OECD Observer
Fuelling the future

Predicting the future is all very well, but how much will it cost to keep the world’s engines running? This publication is the first-ever attempt to comprehensively examine future investment needs, worldwide, in all parts of the energy-supply chain.

According to the World Energy Investment Outlook, global energy demand will rise by two thirds in the next 30 years, requiring US$16,000 billion in investment to keep the world economy from faltering. Can such financing be found? Market liberalisation has increasingly exposed vulnerable areas in the provision of electricity. Private investment in particular has been declining since 1977.

The International Energy Agency (IEA), which represents the world’s largest energy-consuming countries, points out that 60% of future investments in energy will need to go to electricity instead of oil and gas. Furthermore, recent grid failures underline the point that future funding should not only go into new power plants, but even more into building transmission and distribution grids.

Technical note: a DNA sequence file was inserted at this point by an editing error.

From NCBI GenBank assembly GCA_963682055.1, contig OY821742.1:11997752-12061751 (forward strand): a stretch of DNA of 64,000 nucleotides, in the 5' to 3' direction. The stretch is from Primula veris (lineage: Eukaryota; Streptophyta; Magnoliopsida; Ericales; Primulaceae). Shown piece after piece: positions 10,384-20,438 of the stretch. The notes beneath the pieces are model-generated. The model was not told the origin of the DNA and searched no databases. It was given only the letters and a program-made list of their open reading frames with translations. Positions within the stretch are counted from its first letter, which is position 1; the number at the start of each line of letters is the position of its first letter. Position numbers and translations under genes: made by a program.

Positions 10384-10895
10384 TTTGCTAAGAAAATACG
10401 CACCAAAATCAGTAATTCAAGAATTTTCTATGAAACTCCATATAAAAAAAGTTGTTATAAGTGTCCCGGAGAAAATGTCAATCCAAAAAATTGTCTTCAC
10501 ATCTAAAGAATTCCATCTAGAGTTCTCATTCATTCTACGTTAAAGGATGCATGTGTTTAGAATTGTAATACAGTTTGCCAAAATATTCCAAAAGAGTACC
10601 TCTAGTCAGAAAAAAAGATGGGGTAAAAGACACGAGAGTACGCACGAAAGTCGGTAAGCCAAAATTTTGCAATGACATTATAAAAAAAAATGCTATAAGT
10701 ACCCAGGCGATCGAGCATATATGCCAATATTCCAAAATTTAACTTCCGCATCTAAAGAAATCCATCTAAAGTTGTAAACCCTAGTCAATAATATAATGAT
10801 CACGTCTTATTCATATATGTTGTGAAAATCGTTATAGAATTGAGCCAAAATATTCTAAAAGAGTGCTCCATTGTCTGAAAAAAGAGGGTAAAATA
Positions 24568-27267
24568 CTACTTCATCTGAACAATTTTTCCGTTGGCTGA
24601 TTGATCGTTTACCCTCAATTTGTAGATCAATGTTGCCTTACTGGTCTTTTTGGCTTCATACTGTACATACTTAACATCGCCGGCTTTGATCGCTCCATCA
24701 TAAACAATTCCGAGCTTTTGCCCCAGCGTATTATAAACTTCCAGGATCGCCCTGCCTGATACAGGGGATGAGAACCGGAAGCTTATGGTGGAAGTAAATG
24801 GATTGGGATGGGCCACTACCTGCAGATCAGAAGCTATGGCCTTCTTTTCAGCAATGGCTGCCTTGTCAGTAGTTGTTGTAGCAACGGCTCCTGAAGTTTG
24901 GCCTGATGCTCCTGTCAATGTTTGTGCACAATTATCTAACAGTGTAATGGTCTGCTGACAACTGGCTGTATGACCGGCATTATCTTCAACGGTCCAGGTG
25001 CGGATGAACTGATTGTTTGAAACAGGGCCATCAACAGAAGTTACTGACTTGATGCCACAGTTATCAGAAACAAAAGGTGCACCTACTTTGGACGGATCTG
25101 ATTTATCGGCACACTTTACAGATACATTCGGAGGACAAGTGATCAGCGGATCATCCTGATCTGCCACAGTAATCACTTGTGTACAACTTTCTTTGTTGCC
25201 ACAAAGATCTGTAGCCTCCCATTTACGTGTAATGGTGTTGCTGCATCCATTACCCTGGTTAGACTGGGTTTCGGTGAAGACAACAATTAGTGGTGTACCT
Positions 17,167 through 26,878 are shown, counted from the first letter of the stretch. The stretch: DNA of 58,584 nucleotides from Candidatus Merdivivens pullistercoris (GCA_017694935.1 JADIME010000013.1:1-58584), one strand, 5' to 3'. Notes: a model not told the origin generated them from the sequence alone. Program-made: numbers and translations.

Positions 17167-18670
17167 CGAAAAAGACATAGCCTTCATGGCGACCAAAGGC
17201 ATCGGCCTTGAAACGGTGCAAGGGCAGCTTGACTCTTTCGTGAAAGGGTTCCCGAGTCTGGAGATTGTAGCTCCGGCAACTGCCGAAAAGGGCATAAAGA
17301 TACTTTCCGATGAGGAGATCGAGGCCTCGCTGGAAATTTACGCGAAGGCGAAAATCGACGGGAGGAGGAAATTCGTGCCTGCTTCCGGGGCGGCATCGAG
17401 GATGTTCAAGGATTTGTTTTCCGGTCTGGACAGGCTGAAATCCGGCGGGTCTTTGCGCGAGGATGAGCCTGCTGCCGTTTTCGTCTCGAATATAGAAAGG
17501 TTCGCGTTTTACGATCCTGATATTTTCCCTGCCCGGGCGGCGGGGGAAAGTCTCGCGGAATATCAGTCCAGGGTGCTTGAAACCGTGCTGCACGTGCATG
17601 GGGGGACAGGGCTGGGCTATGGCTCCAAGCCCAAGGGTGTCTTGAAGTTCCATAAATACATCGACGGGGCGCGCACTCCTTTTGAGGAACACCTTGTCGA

Further investment will also trickle down to the world’s poor. The World Energy Investment Outlook predicts that with the rate of projected growth in investment and supply, the number of people without electricity will be reduced, from 1.6 billion today to 1.4 billion in 2030. While this is good news for those 200 million getting powered up, the authors make the point that if governments could boost electricity funding by just another 7%, it could bring a minimal level of power to the remaining 1.4 billion. But that would mean raising another $665 billion in regions that are already struggling to raise capital.

In an alternative scenario, World Energy Investment Outlook shows that if environmental policies now under consideration in OECD countries were implemented, it could shift investment patterns dramatically and reduce overall energy needs. In this scenario, investment in electricity transmission and distribution would be reduced by almost 40%, and renewables would capture one half of the investment going toward power generation, resulting, however, in relatively higher electricity prices. Furthermore, technological advances in, for instance, carbon-sequestration technologies and hydrogen fuel cells, could also alter the longterm investment outlook. And that may be energy worth betting on.

©OECD Observer No 240/241, December 2003